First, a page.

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Titolo:
Cold stress response in Archaea
Autore:
Cavicchioli, R; Thomas, T; Curmi, PMG;
Indirizzi:
Univ New S Wales, Sch Microbiol & Immunol, Sydney, NSW 2052, Australia Univ New S Wales Sydney NSW Australia 2052 l, Sydney, NSW 2052, Australia Univ New S Wales, Sch Phys, Sydney, NSW, Australia Univ New S Wales Sydney NSW Australia , Sch Phys, Sydney, NSW, Australia
Titolo Testata:
EXTREMOPHILES
fascicolo: 6, volume: 4, anno: 2000,
pagine: 321 - 331
SICI:
1431-0651(200012)4:6<321:CSRIA>2.0.ZU;2-V
Fonte:
ISI
Lingua:
ENG
Soggetto:
COMPLETE GENOME SEQUENCE; ACTIVE CITRATE SYNTHASE; RNA-BINDING PROTEINS; ESCHERICHIA-COLI; POSTTRANSCRIPTIONAL MODIFICATION; TRANSCRIPTIONAL REGULATION; METHANOBACTERIUM-THERMOAUTOTROPHICUM; METHANOCOCCOIDES-BURTONII; METHANOGENIC ARCHAEON; CENARCHAEUM-SYMBIOSUM;
Keywords:
cold shock; low-temperature adaptation; psychrophile; adaptive mechanisms; Antarctic Archaea; gene expression; protein structure; review;
Tipo documento:
Review
Natura:
Periodico
Settore Disciplinare:
Agriculture,Biology & Environmental Sciences
Life Sciences
Citazioni:
88
Recensione:
Indirizzi per estratti:
Indirizzo: Cavicchioli, R Univ New S Wales, Sch Microbiol & Immunol, Sydney, NSW 2052, Australia Univ New S Wales Sydney NSW Australia 2052 2052, Australia
Citazione:
R. Cavicchioli et al., "Cold stress response in Archaea", EXTREMOPHIL, 4(6), 2000, pp. 321-331

Abstract

We live on a cold planet where more than 80% of the biosphere is permanently below 5 degreesC, and yet comparatively little is known about the genetics and physiology of the microorganisms inhabiting these environments. Based on molecular probe and sequencing studies, it is clear that Archaea are numerically abundant in diverse low-temperature environments throughout the globe. In addition, non-low-temperature-adapted Archaea are commonly exposed to sudden decreases in temperature, as are other microorganisms, animals,and plants. Considering their ubiquity in nature, it is perhaps surprisingto find that there is such a lack of knowledge regarding low-temperature adaptation mechanisms in Archaea, particularly in comparison to what is known about archaeal thermophiles and hyperthermophiles and responses to heat shock. This review covers what is presently known about adaptation to cold shock and growth at low temperature, with a particular focus on Antarctic Archaea. The review highlights the similarities and differences that exist between Archaea and Bacteria and eukaryotes, and addresses the potentially important role that protein synthesis plays in adaptation to the cold. By reviewing the present state of the field, a number of important areas for future research are identified.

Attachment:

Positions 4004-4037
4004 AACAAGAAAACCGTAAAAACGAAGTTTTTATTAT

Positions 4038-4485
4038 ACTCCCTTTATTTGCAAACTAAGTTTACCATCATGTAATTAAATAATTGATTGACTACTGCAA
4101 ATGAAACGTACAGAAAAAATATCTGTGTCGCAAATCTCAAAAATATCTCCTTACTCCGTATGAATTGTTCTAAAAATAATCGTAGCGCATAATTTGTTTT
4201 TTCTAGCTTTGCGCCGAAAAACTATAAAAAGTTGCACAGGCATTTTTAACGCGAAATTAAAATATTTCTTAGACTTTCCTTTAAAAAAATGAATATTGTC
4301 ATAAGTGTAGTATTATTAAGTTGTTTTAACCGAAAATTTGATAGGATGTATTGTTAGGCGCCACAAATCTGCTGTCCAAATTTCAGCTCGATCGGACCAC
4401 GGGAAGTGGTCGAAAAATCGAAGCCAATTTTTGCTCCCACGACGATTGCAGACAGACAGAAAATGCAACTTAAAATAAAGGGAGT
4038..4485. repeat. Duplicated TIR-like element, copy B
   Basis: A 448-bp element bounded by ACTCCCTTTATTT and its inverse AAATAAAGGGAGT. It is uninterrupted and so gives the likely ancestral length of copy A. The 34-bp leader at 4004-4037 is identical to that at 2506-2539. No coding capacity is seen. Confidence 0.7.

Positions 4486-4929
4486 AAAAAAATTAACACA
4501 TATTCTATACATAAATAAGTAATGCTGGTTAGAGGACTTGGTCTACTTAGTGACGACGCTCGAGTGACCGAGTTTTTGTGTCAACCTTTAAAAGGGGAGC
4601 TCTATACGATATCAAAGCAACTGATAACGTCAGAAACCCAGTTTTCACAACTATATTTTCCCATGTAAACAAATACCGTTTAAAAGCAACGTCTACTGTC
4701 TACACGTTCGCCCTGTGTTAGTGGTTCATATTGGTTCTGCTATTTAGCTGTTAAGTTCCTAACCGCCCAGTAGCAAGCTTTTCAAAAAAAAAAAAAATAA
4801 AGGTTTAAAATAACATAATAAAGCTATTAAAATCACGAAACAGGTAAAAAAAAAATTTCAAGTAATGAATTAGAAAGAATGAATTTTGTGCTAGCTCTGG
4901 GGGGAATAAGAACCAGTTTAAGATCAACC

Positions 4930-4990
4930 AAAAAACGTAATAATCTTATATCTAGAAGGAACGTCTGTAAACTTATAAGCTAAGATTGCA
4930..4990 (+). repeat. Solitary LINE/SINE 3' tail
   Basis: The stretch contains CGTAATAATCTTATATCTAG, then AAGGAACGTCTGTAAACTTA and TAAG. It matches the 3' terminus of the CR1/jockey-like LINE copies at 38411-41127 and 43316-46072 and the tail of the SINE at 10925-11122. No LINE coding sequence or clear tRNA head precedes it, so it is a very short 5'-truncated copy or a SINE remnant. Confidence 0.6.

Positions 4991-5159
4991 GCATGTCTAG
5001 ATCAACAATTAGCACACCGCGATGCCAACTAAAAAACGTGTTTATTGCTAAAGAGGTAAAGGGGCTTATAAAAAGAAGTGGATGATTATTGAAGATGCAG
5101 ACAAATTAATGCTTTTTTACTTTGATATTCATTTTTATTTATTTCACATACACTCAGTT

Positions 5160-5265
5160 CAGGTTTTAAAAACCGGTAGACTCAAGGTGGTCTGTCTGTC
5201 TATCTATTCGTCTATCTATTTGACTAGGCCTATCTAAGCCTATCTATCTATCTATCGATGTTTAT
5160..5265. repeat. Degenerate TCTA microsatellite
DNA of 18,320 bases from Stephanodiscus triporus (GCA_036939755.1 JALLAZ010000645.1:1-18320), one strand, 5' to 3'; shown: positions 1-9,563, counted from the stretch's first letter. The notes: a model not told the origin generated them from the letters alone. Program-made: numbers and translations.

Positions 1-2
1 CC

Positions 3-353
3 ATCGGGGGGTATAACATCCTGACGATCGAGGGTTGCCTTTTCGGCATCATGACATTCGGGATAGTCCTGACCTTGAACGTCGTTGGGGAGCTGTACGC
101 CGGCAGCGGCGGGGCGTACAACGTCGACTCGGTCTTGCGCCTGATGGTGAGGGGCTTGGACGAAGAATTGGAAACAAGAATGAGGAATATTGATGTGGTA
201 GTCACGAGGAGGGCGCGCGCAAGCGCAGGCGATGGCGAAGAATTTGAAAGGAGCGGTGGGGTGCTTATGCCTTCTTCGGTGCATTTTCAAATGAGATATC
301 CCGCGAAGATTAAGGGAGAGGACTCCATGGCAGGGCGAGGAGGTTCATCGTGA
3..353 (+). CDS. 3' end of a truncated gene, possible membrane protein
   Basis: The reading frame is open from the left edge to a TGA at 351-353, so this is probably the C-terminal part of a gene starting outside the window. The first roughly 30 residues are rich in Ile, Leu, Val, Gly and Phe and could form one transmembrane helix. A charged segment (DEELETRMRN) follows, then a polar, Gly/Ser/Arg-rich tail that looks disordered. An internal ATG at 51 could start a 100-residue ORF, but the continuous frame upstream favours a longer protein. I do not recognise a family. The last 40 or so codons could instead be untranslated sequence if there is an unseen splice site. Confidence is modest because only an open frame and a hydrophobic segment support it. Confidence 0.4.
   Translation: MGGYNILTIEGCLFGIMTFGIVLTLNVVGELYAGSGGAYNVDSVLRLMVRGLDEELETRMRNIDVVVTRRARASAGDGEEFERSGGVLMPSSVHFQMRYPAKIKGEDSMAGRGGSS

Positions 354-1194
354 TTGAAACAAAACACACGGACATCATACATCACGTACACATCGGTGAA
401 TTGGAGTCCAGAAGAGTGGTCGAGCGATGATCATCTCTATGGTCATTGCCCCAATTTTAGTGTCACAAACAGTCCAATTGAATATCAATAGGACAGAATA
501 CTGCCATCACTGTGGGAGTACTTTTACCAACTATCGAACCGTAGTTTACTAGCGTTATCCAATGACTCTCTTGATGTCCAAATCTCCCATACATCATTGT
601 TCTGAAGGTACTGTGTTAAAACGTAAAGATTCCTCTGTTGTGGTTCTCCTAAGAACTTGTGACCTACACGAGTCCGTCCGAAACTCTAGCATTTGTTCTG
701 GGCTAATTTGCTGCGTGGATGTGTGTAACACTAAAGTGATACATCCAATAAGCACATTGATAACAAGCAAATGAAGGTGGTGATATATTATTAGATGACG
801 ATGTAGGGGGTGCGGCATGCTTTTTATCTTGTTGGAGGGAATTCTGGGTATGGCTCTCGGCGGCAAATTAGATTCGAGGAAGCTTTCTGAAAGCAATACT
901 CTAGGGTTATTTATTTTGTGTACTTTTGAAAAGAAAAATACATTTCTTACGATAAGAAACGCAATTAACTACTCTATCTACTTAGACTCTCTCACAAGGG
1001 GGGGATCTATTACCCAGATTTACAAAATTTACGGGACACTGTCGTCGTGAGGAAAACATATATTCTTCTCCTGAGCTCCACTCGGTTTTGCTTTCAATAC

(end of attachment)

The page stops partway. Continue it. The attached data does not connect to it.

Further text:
ASDD Area Sistemi Dipartimentali e Documentali, Università di Bologna, Catalogo delle riviste ed altri periodici
Documento generato il 19/09/20 alle ore 20:43:58